Olan Mill’s latest album “Orient” opens with the heavy sound of static but quickly turns to lush string sounds. It’s the equivalent of something distorted and blurred becoming cleared: It’s the ice being removed from the windshield so you can see the road ahead, or the poor reception of a telephone line becoming cleared so you can actually hear the voice on the other end. And that voice on the other end is distinctly Olan Mill’s. Some 6 plus albums into his career as Olan Mill, Alex Smalley has carved out a niche for himself with his ability to blend lush classical sounds with electronic touches that can capture almost fantastical narratives.
“Orient” is no exception and after that moment of electronic interference is over, those Olan Mill thick drone-swells and big strings enter in a grand way. And grand is the word – this is lush, heavy stuff. It’s a wonderful tactic to get the listener fully immersed in the world at play in as short a timeframe as possible. All of “Orient” feels like the listener is being transported to the Land of Narnia or some other magical world. But what’s interesting is that it feels like a collection of moments building a narrative rather than some steady through line. Tonally the music is consistent in invoking it’s feeling of something not only otherworldly, but of seeing that world through the eyes of a child.
There’s something open and inviting about taking that point of view but Smalley can also capture that objective sense that dread too can inform part of the child’s view of the world. And while perhaps the dread induced is not proportional to the actual magnitude of the threat, it can feel all-consuming through young eyes. For example, second song “Arpon” is made up of overlapping harp sounds. It’s a kaleidoscopic effect where similar phrases seem to be overlapping. But among all those similar phrases, something just out of focus makes the song feel somehow ‘off ‘enough so as not to be completely welcoming. By the time third song “Molanet” begins, that source of dread seems suffocatingly present. The song itself is made up of male voices throat singing coupled with heavy drone elements. It’s the first prominently human moment to figure into the story by that point. Un-coincidentally, it’s probably the most fear inducing as well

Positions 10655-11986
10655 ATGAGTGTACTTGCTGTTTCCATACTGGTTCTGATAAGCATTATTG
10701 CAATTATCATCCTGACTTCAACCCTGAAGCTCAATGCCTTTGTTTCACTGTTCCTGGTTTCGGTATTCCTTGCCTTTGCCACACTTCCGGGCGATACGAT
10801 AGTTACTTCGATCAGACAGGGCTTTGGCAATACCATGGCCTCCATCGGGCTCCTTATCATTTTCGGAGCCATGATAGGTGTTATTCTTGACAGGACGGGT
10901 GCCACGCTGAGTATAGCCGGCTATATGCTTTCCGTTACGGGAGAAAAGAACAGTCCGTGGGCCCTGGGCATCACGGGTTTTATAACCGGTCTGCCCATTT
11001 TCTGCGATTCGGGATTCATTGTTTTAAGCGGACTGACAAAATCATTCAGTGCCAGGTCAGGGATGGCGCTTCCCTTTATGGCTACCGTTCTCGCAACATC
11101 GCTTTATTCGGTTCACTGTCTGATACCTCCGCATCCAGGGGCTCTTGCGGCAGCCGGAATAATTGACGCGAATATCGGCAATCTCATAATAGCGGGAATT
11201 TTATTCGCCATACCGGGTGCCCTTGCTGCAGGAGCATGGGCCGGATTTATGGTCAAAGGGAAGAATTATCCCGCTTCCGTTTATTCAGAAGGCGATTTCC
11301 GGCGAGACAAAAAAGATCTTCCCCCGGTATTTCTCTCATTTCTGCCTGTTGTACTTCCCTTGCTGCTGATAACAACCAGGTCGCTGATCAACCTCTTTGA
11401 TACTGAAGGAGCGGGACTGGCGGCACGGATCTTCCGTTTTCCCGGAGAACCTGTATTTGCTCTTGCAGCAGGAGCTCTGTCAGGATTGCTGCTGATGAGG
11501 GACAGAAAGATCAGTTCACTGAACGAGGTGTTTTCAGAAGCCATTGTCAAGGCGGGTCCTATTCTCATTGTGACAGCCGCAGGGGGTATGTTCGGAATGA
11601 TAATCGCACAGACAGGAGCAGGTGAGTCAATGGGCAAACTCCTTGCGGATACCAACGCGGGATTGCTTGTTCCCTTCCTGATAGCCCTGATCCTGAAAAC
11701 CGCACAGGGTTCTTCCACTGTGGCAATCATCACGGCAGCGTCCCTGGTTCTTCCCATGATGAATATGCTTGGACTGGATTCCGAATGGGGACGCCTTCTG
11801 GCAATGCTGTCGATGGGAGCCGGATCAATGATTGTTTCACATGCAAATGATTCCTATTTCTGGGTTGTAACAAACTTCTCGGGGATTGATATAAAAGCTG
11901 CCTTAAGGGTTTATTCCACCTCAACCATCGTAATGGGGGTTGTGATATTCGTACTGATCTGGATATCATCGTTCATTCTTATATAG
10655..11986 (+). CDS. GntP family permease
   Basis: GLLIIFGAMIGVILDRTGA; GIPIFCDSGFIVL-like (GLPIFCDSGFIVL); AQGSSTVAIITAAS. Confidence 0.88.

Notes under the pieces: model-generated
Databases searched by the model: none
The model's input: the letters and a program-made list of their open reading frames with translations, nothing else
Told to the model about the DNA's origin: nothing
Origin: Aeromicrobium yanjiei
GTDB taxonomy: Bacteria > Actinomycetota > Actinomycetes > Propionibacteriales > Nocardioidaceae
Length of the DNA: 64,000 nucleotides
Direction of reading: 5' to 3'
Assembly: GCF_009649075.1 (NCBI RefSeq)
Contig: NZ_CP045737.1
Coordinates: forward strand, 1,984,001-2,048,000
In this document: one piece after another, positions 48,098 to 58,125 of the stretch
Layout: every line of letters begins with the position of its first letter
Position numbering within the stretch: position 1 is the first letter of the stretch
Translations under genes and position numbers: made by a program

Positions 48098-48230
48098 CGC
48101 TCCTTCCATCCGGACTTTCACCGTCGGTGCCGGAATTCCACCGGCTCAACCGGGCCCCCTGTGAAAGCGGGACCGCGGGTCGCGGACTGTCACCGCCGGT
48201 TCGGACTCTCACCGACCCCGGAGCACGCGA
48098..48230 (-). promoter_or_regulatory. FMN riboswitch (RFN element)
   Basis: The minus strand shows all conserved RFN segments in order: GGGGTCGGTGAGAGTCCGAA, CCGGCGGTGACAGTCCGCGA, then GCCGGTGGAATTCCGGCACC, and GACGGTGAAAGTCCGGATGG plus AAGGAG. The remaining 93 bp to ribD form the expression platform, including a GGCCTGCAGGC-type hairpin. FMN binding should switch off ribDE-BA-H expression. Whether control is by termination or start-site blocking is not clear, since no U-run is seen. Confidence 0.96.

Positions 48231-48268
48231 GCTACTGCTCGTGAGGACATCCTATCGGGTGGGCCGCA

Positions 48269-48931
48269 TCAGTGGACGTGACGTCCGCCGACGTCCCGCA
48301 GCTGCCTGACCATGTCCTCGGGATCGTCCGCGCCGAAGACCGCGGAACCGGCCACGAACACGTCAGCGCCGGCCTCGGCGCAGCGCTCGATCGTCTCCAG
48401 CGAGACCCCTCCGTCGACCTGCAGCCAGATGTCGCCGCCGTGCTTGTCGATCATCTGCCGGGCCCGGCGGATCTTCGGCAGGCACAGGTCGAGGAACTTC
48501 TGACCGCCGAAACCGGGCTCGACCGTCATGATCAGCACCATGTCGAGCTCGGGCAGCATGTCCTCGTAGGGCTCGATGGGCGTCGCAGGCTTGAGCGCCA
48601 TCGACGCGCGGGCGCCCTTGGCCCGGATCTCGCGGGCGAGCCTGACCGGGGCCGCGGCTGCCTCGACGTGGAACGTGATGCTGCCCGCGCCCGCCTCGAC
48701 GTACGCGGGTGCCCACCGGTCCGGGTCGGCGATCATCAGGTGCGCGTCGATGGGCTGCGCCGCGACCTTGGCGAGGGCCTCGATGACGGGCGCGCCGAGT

Fourth song “Birove” is made up of terse, quivering strings – but it’s as if we’ve stared the darkness in the face by now, and have mercifully been allowed to move on from it. From there, fifth song “Lapiya” is made up of quivering strings and female voices that feel like angelic waves rolling in to offer relief. Five songs into “Orient”, the narrative has taken the listener on an emotional rollercoaster of sorts.
And from there? “Alve” bring back those male voices again, but instead of throat singing, it’s falsetto voices that seem to be whispering for the listener to find calm. If you listen closely, those terse strings are still present on the verge of breaking into something foreboding. Although the tools vary from song-to-song, there’s a constant tactic of overlaying sounds repeated in various layers, but subtle differences in a phrase may give the compositions a feeling that they verge on the explosive.
The final three pieces of the cassette feel like a denouement – a slow come down. There’s a similarity in tone to the rest of the album, but the approach is different – that kaleidoscopic overlay is much more sparse, making it easier to tease out the individual parts of the songs. The effect is one of coming back to Earth, a return of sorts. But being the narrative that it is, “Orient” doesn’t let the listener escape unscathed – because once you see something you can’t un-see it. And taking that childlike view that the album invites, it’s compounded by the fact that a significant thing newly seen can shape an overall world view and linger forever.
And, when all is said and done, lingering is something “Orient” does well. It’s a series of vignettes where the whole is greater than the sum of its parts. It’s an immersive experience but when it’s done, it doesn’t quite let go – it stays with you. Few albums can tell a story so well and even fewer can invite a point of view on the story they are telling when they do. “Orient” is an achievement.